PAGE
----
Housing Assistance Payment risks homelessness - experts

Housing support payment ‘not a long-term guarantee of a secure home’ - Focus manager

“The reality of HAP is that it is an insecure and private contractual arrangement that can be pulled from under the tenant’s feet at the mercy of their landlord.” Photograph: Getty Images

“The reality of HAP is that it is an insecure and private contractual arrangement that can be pulled from under the tenant’s feet at the mercy of their landlord.” Photograph: Getty Images

 

A key aspect of the Government’s strategy to deliver social housing is not working for an increasing number of families, housing experts have warned.

Focus Ireland, the Clúid Housing Association and elected representatives say tenancies supported by the Housing Assistance Payment (HAP) are “insecure” “unreliable” and “increasingly churning families back into homelessness”.

HAP, a housing support payment administered by local authorities , will constitute the largest proportion of new social housing stock under the Government’s Rebuilding Ireland plan to tackle the housing crisis.

Introduced on a pilot basis in 2014, HAP is replacing rent supplement allowance – which was provided by the Department of Social Protection – and is now being delivered across the State.

The Government aims to transfer all long-term rent-supplement recipients on to HAP by 2020.

Of the 130,000 new social housing units pledged by 2020 by Minister for Housing Simon Coveney in the Rebuilding Ireland plan, some 83,000 will be HAP tenancies, and 47,000 new social housing units provided through new-build, acquisitions, voids and other schemes.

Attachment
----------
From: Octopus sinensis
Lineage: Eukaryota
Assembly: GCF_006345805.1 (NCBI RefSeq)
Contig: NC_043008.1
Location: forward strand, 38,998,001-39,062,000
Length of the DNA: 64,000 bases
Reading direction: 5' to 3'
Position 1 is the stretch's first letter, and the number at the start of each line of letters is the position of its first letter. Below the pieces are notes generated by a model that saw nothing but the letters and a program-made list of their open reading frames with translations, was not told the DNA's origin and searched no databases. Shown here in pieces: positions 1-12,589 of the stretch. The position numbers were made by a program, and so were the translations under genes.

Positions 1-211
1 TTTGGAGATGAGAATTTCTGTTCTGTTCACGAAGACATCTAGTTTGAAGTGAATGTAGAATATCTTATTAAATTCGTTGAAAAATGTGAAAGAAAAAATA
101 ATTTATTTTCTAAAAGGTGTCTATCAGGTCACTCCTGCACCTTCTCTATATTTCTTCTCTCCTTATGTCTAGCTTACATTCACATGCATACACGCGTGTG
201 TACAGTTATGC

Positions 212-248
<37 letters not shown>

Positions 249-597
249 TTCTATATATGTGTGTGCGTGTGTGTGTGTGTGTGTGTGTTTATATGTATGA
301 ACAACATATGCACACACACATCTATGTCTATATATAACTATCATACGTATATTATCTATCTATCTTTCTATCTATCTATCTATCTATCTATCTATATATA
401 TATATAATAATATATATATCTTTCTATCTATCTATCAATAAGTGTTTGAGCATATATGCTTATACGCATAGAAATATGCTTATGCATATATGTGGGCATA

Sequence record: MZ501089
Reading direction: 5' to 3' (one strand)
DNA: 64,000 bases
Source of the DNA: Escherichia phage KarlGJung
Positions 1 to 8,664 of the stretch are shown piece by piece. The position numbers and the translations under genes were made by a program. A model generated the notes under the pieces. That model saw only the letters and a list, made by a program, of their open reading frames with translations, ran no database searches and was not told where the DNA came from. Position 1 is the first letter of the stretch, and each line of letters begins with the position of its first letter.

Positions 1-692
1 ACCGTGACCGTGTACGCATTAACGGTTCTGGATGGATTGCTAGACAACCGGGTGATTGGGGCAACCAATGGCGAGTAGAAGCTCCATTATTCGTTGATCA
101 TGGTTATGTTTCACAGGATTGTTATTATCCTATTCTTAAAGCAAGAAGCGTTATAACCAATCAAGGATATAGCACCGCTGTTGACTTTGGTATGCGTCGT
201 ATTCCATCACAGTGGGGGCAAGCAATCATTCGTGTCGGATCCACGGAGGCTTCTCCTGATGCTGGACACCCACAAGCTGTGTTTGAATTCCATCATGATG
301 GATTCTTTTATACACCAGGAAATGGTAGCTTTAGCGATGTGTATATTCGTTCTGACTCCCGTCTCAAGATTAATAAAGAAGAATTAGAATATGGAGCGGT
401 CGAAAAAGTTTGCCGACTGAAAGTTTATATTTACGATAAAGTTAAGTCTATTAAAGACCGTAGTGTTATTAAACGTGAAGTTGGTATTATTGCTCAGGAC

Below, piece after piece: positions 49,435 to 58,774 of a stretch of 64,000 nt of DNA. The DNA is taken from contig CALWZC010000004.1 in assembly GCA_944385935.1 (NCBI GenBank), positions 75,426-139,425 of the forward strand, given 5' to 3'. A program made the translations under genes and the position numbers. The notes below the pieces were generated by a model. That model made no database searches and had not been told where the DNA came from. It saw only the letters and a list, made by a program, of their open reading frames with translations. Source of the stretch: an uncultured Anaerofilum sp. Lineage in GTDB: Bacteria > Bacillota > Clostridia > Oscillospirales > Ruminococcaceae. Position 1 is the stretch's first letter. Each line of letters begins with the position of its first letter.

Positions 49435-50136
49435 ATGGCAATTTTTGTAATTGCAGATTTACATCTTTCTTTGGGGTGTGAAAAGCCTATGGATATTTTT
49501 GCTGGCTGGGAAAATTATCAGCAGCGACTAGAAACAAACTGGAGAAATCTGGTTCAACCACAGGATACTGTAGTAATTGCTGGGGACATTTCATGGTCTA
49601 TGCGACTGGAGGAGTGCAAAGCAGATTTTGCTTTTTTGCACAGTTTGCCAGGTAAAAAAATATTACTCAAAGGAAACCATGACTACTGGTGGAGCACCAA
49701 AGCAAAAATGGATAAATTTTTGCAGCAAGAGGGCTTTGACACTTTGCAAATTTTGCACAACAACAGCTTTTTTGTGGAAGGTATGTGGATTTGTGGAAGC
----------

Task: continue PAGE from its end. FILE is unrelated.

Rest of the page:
Employment

HAP’s main advantage for landlords is that they are paid rent directly by the local authority, while for the tenants they can take up employment and keep their HAP. Tenants pay a differential rent to the local authority based on their income.

However, any household transferring from rent supplement to HAP is taken off the social housing waiting list, their housing “need” deemed to have been met. They can apply to go on a “transfer list”.

And although they are deemed “housed” by the local authority, HAP tenants are not tenants of the local authority and it has no responsibility to find them alternative housing should the HAP tenancy end.

While acknowledging its advantages in terms of greater flexibility for tenants, Roughan McNamara, advocacy manager with Focus Ireland, said an emerging trend was families coming into homelessness from HAP tenancies.

Social housing

HAP was “not a long-term guarantee of a secure home”, he said. “This is not just a problem in relation to HAP. It is a problem for the entire private rented sector.”

Simon Brooke, head of policy with Clúid, said while HAP was a “significant improvement on rent supplement” it still related to private rented housing and “should not be equated with social housing”.

People Before Profit councillor in Dún Laoghaire-Rathdown Hugh Lewis said the number of families losing their HAP tenancies was increasing.

“The reality of HAP is that it is an insecure and private contractual arrangement that can be pulled from under the tenant’s feet at the mercy of their landlord. The scheme is churning families back into homelessness. ”